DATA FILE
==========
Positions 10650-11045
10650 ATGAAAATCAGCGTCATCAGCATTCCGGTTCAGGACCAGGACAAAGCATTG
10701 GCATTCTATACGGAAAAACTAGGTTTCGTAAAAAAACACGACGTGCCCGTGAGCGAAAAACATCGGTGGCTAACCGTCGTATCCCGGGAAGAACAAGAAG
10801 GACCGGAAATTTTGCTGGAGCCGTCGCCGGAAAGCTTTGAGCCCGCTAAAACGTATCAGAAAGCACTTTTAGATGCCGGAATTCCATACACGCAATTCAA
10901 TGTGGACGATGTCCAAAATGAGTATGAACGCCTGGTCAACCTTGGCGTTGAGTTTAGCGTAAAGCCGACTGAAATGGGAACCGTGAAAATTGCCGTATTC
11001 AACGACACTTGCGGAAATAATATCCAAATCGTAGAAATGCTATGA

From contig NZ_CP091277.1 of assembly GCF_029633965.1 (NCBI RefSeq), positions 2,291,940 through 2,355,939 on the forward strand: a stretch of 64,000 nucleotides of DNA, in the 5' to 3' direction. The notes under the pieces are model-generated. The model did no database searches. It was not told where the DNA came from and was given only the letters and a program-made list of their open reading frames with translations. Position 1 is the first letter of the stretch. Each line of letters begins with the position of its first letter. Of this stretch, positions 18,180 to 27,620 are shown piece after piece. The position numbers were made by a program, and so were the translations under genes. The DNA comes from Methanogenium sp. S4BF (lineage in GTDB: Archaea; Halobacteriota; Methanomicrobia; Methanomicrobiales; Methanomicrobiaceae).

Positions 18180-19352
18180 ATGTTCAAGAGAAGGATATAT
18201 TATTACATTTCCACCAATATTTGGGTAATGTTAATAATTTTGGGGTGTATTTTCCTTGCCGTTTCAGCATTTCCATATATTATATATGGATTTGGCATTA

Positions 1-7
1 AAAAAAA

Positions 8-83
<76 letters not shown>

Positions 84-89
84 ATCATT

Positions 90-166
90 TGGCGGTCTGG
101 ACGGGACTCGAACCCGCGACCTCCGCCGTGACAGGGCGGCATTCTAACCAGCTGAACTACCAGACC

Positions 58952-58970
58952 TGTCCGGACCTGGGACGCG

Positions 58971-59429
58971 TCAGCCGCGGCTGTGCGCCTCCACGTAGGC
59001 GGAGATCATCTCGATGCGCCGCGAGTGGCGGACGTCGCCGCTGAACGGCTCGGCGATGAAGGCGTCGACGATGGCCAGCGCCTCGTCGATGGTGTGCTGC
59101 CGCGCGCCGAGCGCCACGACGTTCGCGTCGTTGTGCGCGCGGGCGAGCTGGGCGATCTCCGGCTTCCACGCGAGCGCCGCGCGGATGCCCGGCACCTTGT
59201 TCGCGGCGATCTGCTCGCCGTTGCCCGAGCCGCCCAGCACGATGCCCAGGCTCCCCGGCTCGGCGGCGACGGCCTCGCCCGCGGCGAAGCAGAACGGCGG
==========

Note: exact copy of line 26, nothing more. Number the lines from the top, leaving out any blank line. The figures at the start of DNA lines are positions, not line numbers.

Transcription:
59201 TCGCGGCGATCTGCTCGCCGTTGCCCGAGCCGCCCAGCACGATGCCCAGGCTCCCCGGCTCGGCGGCGACGGCCTCGCCCGCGGCGAAGCAGAACGGCGG